• The blog was set up at wordpress.com — this is the free version of wordpress and it works well for a project such as this
  • Our .mp3 files are being hosted at archive.org
  • The player that we are using to in the posts comes free with wordpress
  • We took photos while the readings were being recorded to ensure consistency

This has been a terrific way for Princeton Public Library to experiment with how we want to implement podcasting in to our programs. We have lots of ideas and now that we have the process figured out we will hopefully be able to podcast more original content in the near future.

April 11, 2007 at 9:17 am 7 comments

Comments from Campus

Two weeks ago Edward W. Felten was the first speaker in a new series called Comments from Campus — a collaboration between Princeton Public Library and Princeton University that endeavors to bring the campus to the community (or the gown to the town, if you will). We designed it as a lunch time brown bag lecture with the simple concept of inviting faculty to speak about a topic of their choosing and/or discuss their latest research in an informal setting. The topic is not settled beforehand as the idea is to give a platform for current research interests.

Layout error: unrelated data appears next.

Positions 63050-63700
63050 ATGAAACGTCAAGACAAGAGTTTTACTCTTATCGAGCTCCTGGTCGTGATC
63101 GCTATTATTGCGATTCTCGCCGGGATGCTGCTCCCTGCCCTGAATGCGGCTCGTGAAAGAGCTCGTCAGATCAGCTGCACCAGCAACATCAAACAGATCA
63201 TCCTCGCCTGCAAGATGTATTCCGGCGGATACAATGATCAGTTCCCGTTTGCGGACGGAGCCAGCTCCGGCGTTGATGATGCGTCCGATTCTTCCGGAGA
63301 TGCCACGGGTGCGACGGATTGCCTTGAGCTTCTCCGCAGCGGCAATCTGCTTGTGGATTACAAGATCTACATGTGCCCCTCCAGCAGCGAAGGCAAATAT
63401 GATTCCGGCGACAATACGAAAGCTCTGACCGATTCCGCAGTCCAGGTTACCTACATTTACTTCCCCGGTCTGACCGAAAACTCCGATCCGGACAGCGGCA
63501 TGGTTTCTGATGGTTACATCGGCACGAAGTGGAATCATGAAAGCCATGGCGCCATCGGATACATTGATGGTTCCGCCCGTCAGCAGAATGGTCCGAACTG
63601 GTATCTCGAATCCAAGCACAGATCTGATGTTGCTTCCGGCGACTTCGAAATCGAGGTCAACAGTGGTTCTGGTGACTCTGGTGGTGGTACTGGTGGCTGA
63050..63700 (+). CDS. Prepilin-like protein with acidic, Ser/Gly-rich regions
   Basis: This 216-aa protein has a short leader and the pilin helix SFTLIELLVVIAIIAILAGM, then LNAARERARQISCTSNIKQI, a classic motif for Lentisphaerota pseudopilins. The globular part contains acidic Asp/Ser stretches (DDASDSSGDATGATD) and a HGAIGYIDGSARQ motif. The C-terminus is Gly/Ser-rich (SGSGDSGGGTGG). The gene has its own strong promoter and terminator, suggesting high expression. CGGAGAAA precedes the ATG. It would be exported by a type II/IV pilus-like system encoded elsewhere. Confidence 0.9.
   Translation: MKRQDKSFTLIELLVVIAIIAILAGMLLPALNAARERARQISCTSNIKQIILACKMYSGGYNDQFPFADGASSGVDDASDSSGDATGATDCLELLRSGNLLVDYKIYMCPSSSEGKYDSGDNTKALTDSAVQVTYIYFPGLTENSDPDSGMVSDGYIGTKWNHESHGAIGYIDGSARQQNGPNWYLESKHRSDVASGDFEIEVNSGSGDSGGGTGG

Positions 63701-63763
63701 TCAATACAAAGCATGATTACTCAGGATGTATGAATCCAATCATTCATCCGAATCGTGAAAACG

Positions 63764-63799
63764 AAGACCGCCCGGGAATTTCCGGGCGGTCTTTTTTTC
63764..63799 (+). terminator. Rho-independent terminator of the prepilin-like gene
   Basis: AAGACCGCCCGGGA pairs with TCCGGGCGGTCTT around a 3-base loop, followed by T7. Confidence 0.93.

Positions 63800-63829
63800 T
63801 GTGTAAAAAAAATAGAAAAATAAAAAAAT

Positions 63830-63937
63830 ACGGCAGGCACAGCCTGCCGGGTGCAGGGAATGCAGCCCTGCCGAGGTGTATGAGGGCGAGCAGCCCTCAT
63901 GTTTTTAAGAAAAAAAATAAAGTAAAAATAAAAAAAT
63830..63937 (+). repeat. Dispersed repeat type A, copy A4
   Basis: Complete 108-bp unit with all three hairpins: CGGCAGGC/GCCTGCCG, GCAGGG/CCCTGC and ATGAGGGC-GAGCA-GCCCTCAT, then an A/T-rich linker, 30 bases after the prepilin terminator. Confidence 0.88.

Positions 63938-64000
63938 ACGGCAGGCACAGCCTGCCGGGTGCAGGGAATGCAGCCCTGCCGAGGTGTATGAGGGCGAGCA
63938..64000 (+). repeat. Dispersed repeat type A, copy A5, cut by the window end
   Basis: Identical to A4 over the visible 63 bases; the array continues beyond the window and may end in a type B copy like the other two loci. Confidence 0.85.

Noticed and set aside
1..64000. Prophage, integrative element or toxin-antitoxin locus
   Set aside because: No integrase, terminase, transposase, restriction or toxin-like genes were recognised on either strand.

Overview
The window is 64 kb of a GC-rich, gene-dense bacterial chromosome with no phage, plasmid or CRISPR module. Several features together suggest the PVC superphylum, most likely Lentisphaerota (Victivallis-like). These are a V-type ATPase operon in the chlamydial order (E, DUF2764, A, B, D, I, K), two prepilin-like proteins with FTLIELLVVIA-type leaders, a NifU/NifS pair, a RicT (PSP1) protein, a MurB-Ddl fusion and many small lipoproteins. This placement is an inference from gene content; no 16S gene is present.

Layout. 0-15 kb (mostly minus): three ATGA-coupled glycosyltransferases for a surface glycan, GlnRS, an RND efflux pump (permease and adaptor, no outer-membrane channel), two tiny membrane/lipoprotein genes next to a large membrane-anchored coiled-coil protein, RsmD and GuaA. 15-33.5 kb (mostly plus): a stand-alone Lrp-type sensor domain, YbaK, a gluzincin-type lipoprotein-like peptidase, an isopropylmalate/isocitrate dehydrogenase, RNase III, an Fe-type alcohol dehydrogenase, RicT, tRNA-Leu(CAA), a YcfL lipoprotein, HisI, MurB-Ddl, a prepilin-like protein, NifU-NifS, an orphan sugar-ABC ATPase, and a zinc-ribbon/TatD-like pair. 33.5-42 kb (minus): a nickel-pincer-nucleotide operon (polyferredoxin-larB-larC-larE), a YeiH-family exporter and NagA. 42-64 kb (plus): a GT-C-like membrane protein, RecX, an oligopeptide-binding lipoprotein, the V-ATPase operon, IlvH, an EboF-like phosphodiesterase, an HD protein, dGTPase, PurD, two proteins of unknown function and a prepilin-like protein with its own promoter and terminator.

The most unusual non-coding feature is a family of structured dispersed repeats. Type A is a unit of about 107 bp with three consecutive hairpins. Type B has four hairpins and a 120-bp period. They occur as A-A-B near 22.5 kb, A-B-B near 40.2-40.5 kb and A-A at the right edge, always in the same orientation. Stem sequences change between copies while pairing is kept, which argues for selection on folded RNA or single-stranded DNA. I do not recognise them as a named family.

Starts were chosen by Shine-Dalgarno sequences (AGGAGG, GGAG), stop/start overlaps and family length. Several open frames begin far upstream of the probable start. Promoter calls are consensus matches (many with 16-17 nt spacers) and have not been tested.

Unrolling a new program at a public library is nerve-wracking (as I have discovered since I took over as Program Coordinator here at PPL last fall). You are never sure if you will find the audience you are hoping to attract and doing this as a lunch lecture instead of an evening series was a bit of a risk. Our first talk was by all measures a great success and we had better than expected attendance — in large part to the speaker’s repuation, knowledge and also because of his choice of topic.

Professor Felten delivered an entertaining and fascinating talk entitled “Real Policy for Virtual Worlds” where he examined a variety of interesting scenarios in which real world government or law may need to intervene in virtual worlds. Most of the 46 people in attendance had never even heard of Second Life or Norrath or any other virtual world before. You could see the look of amazement on several faces as they learned about the depth and breadth of virtual worlds. They were especially amazed to learn about Adam Reuters and Anshe Chung and how the Linden dollar can be traded like real currency. The talk was the perfect mix of technology and policy. I myself learned a lot, which was an added bonus because even though I have an avatar on Second Life I rarely spend time there. I have uploaded several photos from the talk on the PPL Flickr account if you would like to get a flavor of the talk — and a few of the other events that have been keeping me from blogging as often as I should.

On a side note, you might want to consider adding Felten’s always fascinating Freedom to Tinker to your blogroll — I have long been an avid reader and he always gives me food for thought.

March 6, 2007 at 9:30 pm 1 comment